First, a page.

Boston Ballet’s “The Nutcracker” stands as a “must see” family-friendly holiday tradition. And in the midst of glistening snowflakes, dancing mice, and battling tin soldiers stands principal dancer Kathleen Breen Combes.
In artistic director Mikko Nissinen’s acclaimed adaptation of the classic Tchaikovsky Christmas ballet, Kathleen plays The Snow Queen, The Sugar Plum Fairy, and performs an Arabian dance.
The holiday ballet follows the journey of young Clara, who receives a nutcracker – in folklore, nutcrackers were given as keepsakes to bring good luck to families and protect their homes – at her family’s Christmas Eve party. Later that evening, the nutcracker magically comes to life and leads Clara through an enchanted forest and on to the Nutcracker Prince’s Kingdom.
Featuring the full company of 56 dancers, 10 Boston Ballet II dancers and 250 Boston Ballet School students, the 44-performance engagement runs through Dec. 31 at the Boston Opera House.
This year marks Kathleen’s 15th season with Boston Ballet. One of six children, she is the only one with a career in the arts.
From their native Long Island, her family moved to Florida where she trained with Northwest Florida Ballet, The HARID Conservatory and Fort Lauderdale Ballet Classique (where she studied with her mentor, Magda Aunon). She danced with The Washington Ballet before coming to Boston.
She had previously visited Boston at the age of 12 when her parents sent her to Boston Ballet’s summer dance program. She returned to the program twice, when she was 16 and 17.
While dancing in Washington, she remained intrigued with Boston and Mikko Nissinen’s diverse artistic repertoire. She was eventually invited to a three-day audition at The Wang and was delighted when Mikko hired her after her first day, telling her to “go find an apartment.”
Hailed by The New York Times as a “ballerina of colossal scale and boldness,” Kathleen met her husband, Yury Yanowsky, when he, too, was dancing with Boston Ballet. He has since moved on to a career as a choreographer. They have a baby daughter.
Kathleen traces her heritage to Tempo Village in County Fermanagh in Northern Ireland. One of her father’s cousins still lives on the family farm, once home to her grandfather and his nine brothers and sisters.
She currently trains with an intensity and focus equal to that of any major athlete, working seven hours a day, five to six days a week. We spoke between rehearsals.
Q. You’ve become an integral part of so many holiday memories for families here in Boston. What’s it like being part of “The Nutcracker?”
A. There is this joy surrounding it, and I can’t imagine Christmas without it . . . There’s this incredible feeling when you leave the theater between shows, you know, on a two-show Saturday or a two-show Sunday. You see the kids on the street who have just seen it, with their paper crowns and their wands. And they’re dancing down the street, and you say, that’s because of what we just did. That’s so special, to see that you are having an impact on these kids.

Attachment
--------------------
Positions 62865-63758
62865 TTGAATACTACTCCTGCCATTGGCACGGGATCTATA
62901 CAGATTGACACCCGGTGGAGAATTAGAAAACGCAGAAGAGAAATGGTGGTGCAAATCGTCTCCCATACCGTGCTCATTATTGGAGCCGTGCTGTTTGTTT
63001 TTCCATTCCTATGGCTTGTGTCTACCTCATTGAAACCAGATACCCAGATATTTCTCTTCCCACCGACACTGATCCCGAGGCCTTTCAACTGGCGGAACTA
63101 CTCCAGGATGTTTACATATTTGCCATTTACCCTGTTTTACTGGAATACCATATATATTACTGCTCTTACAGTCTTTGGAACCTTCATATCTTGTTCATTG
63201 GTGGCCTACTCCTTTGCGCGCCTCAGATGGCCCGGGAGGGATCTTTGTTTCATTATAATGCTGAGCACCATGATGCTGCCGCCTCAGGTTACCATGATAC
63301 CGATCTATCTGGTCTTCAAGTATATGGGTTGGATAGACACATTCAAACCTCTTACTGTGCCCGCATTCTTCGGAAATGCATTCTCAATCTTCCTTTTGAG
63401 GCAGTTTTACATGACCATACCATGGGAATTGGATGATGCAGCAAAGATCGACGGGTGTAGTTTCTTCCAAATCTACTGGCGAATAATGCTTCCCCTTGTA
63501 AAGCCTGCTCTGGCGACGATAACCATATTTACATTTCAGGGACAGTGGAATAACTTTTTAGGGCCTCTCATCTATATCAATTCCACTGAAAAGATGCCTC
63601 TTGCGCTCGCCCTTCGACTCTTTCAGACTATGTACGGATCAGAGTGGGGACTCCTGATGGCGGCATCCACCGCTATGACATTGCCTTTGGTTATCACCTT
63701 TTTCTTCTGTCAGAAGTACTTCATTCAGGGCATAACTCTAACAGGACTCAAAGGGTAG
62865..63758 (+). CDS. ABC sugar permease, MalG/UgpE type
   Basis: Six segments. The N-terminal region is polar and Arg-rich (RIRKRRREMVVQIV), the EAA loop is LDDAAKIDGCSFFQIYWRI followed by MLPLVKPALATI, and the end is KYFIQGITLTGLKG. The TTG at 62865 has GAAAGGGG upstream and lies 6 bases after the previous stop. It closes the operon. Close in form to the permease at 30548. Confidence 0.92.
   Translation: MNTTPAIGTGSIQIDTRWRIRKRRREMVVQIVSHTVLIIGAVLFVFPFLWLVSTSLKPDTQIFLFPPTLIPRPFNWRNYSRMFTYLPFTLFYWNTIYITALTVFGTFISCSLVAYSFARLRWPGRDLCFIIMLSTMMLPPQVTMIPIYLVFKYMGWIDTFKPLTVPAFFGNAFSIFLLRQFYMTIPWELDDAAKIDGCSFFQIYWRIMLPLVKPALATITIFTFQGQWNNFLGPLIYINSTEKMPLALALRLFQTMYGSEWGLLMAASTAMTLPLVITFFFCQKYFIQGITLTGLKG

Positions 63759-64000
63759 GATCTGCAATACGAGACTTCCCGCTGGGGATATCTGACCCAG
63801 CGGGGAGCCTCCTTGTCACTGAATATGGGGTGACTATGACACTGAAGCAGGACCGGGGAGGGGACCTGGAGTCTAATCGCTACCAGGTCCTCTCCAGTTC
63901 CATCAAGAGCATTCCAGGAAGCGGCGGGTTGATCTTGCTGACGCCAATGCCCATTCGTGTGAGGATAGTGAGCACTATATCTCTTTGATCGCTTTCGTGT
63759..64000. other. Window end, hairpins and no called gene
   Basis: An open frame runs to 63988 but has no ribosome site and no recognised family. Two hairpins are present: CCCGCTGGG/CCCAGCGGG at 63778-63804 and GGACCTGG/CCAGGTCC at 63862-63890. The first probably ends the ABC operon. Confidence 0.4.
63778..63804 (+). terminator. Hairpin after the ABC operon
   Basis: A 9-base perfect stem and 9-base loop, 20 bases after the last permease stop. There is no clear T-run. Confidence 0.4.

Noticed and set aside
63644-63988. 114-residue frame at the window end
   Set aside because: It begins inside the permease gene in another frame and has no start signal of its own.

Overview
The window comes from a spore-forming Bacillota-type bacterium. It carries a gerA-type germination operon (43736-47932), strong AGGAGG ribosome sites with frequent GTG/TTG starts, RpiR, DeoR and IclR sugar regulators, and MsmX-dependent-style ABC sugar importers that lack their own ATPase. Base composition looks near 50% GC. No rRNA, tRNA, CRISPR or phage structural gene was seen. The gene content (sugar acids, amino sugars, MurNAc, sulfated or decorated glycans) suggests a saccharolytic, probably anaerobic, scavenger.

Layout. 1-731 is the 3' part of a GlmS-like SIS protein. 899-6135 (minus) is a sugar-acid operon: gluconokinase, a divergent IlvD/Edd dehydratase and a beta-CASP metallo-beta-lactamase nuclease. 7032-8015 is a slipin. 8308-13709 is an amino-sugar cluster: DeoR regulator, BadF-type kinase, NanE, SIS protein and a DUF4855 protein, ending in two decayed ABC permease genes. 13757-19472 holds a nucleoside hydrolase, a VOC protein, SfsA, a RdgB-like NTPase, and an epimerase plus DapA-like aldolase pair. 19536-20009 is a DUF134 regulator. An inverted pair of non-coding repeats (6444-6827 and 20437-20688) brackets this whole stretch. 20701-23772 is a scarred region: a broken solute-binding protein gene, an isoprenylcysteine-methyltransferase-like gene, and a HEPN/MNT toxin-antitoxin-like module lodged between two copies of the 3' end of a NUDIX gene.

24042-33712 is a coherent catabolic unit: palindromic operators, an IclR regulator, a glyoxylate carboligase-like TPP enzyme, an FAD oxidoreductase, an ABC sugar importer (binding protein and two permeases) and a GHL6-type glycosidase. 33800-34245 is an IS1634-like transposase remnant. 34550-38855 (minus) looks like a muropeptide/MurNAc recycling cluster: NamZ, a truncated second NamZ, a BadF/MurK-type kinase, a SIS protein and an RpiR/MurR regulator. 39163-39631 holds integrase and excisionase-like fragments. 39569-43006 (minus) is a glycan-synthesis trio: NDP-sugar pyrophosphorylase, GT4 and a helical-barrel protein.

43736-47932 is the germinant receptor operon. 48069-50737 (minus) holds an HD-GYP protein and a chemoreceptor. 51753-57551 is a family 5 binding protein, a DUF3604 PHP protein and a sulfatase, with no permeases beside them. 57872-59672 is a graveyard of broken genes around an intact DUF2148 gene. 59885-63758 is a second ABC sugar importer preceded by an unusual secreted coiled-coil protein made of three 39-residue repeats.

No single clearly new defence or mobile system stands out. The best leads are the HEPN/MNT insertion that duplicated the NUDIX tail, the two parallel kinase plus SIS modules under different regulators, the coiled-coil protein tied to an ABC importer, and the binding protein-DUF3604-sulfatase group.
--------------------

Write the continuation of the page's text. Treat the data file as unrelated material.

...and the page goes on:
Q. For many people, “The Nutcracker” carries a strong emotional memory from their first time attending a ballet.
A. Absolutely. I think for most people in America, it really is their introduction. I had a baby a year ago and I was in recovery and the doctor came in and said “Were you in ‘The Nutcracker???’ “ So my husband and I became known as “The Nutcracker” couple! Every nurse who came in had to talk about it. And it was so incredible because you realize what a vast audience we have. Everybody goes to it.
Q. How did you begin dancing?
A. When I was very little, I didn’t walk for 18 months. My Mom noticed that I wasn’t walking properly. She took me to a doctor who said my leg muscles weren’t fully developed and it would be a good idea to put me in some sort of a creative movement class, just to get the muscles moving. She was huge fan of ballet, so she started me in ballet. I fell in love with it. I always say I never remember deciding that I wanted to be a dancer – it was there.
Q. Do you have memories of your first time on stage?
A. I do, actually. I danced at City Center. Forth Worth Ballet, which was in Texas, came to New York and they were doing a production of “Cinderella” and they needed children for the production . . . I got chosen. I was one of the fairy attendants. I was maybe seven. My only role was to walk on holding the ballerina’s cape behind her, stand on stage while she danced, and then hold her cape as we walked off. That was it. It was my debut at City Center and from then on it was like, “This is it!”
Q. Dancers have a very specific time window for their careers. Where do you see yourself in the future? Joining your husband as a choreographer?
A. I just got my bachelor’s degree from Northeastern University in communications and management. And I just started on my master’s in nonprofit management.
Q. Between rehearsals, performances and being a Mom, where do you find the time?
A. I don’t know! It’s a lot . . . There are so few artists who take the time to get educated in the administrative side of the arts. To have both of those qualities and go into running a nonprofit is very valuable. So that’s what I’m hoping to do.
Q. Last question. Is there a special moment in “The Nutcracker” for you?
A. There is. There’s this moment when The Sugar Plum gives the crown to Clara. It’s kind of like this passing it on, you know? You’re passing it on to the next generation. All the young dancers are staring at you at that moment and it’s really special to be on stage with them.
R. J. Donovan is editor and publisher of onstageboston.com.
Boston Ballet’s “The Nutcracker,” through Dec. 31, Boston Opera House, 539 Washington Street. Info: bostonballet.org/nutcracker, or 617-695-6955.